I interviewed five of the best plastic surgeons in Beverly Hills (which means in the world) for the April issue of Gloria. Join me down a rabbit hole!

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Not my Kind of Wonder. Nor Woman.

I so wanted to love Wonder Woman. It caused such a big explosion of feminist emotions in the USA in the past weeks that I had to see it, in spite of promising myself I’d never watch another superhero movie again (so fed up with explosions – of any kind). What really made me want to see it was an article by a woman who wrote a whole piece about how she cried during fight scenes. And then her female readers’ comments on the article – they all cried. I too wanted to be so inspired by the beauty and fierceness of a female superhero that tears came down my cheeks.

They didn’t. Only tears of desperation because for me, this movie was so wrong in so many ways. I expected more from a woman creating a female superhero than just copying (and punching) the men.

Here's how Wonder Woman disappointed the (European) feminist in me.

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Save the Children or Pet Obesity Prevention - You Choose

Oh well, so here I am a few days ago, accompanying a friend to a trendy LA hair salon where she was getting color and cut for her usual $600 (which isn't even considered so bad in the city where may cuts start with $400 and colours with $800). And I'm flipping through the magazines which I normally don't get to read. And find this (either in Harper's Bazaar or Elle):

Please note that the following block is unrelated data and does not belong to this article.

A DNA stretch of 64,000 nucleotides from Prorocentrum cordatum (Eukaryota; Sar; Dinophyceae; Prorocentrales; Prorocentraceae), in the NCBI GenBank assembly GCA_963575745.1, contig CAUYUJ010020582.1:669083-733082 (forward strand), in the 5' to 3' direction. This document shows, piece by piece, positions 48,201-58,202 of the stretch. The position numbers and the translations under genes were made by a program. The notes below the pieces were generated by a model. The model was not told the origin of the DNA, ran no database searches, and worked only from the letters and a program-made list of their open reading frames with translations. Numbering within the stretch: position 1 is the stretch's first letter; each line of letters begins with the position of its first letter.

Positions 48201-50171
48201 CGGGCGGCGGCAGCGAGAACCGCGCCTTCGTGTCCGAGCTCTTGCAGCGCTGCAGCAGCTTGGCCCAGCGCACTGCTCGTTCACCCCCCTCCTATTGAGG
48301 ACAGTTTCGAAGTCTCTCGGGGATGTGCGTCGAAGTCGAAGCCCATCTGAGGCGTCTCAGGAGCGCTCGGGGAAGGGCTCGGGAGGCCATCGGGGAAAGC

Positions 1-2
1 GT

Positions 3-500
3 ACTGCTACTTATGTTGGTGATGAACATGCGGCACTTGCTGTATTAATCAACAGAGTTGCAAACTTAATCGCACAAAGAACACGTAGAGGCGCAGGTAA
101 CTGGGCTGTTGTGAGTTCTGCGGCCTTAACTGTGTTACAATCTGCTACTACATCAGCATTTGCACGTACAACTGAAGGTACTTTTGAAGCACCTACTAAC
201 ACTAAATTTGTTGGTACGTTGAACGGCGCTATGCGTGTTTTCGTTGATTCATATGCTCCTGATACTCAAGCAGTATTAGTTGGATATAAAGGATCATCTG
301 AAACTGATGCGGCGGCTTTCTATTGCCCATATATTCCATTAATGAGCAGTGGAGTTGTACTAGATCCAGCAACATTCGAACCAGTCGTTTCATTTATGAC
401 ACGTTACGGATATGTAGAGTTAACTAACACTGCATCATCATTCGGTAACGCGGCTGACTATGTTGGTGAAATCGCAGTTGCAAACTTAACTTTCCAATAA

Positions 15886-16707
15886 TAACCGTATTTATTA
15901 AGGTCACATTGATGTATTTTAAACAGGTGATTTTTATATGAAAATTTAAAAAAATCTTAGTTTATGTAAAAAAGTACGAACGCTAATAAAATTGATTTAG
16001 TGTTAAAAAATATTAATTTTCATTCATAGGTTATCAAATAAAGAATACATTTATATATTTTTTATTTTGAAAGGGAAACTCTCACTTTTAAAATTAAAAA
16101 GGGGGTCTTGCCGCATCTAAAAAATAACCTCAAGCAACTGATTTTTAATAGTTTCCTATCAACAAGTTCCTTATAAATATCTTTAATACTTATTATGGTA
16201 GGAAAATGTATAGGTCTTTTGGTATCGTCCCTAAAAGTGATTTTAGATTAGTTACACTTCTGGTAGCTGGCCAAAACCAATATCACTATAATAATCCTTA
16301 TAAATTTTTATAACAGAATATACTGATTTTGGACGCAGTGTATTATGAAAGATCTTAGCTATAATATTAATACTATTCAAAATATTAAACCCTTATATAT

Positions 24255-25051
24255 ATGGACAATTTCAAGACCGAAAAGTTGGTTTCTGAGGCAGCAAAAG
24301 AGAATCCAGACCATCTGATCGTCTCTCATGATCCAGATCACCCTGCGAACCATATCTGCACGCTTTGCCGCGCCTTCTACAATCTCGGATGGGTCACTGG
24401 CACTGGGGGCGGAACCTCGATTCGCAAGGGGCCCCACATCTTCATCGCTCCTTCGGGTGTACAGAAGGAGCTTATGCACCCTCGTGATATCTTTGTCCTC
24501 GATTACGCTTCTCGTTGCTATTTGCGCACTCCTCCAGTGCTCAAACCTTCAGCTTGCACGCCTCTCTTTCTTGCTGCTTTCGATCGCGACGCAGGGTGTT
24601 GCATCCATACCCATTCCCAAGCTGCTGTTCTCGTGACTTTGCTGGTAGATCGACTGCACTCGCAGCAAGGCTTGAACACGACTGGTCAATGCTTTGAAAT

So if you're like "Yeah, what's this?" please look closer. And then let me tell you: This is the reality of the world we (especially in the USA) live in. 

Seeing these two pages side by side (in a fashion magazine, while sitting in a place where they charge $600 for doing your hair ) made my stomach cramp. First, I took the picture. And then I went online for a little research. And here's what I found (and why I had such a gut reaction).

Left page - Save the Children: In the USA, 15 million children live bellow poverty line. USA is the worst country in the developed world. One in 5 kids live in poverty. Each year, approximately 3.1 million children die of hunger worldwide. 

Right page - Pet Obesity Prevention (!!!!!!!): In 2016, USA pet food market was valued at $24.60 billion (!), and is expected to reach $30.1 billion in 2022. 31% of cats and 34% of dogs in the USA are obese.